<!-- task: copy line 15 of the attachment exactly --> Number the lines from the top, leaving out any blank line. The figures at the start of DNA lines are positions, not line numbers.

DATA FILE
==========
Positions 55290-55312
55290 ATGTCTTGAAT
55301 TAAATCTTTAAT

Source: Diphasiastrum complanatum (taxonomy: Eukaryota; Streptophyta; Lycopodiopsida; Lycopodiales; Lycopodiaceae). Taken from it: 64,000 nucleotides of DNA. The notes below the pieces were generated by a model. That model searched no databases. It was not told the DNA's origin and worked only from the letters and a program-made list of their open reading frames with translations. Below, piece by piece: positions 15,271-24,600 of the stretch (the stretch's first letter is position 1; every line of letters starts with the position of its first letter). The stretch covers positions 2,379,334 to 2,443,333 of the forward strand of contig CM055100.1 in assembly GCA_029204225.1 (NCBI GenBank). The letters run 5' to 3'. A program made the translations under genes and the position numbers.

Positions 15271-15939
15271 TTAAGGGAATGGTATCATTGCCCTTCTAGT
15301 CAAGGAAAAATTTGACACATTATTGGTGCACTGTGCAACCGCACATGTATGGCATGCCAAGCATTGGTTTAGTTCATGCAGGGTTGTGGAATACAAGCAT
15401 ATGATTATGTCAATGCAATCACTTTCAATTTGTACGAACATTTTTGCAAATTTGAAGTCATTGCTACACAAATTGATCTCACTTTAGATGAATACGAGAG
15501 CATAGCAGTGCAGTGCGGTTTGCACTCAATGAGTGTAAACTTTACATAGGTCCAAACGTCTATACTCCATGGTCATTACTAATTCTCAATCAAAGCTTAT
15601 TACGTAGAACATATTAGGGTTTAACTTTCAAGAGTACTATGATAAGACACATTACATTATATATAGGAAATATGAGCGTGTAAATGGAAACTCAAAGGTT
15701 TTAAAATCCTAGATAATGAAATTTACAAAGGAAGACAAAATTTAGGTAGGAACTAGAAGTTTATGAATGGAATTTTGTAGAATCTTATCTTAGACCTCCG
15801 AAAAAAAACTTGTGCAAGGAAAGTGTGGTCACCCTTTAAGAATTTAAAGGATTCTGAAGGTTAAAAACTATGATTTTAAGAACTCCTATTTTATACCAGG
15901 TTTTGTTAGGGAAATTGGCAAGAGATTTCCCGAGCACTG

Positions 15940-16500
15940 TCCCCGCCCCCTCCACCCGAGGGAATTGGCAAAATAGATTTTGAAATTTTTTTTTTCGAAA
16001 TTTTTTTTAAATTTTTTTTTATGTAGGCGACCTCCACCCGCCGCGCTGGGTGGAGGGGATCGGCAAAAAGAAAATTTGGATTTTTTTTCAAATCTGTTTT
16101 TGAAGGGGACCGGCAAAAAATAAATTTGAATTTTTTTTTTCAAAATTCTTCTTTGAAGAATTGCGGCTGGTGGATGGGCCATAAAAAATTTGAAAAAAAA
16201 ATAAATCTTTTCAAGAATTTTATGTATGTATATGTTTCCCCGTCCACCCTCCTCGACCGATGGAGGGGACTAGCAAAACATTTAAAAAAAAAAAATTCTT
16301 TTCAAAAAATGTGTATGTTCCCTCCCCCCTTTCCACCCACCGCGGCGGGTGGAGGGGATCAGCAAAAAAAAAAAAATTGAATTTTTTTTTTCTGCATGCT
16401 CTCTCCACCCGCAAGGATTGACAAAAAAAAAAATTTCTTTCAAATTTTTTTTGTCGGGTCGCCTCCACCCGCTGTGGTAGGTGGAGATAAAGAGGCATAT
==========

15940 TCCCCGCCCCCTCCACCCGAGGGAATTGGCAAAATAGATTTTGAAATTTTTTTTTTCGAAA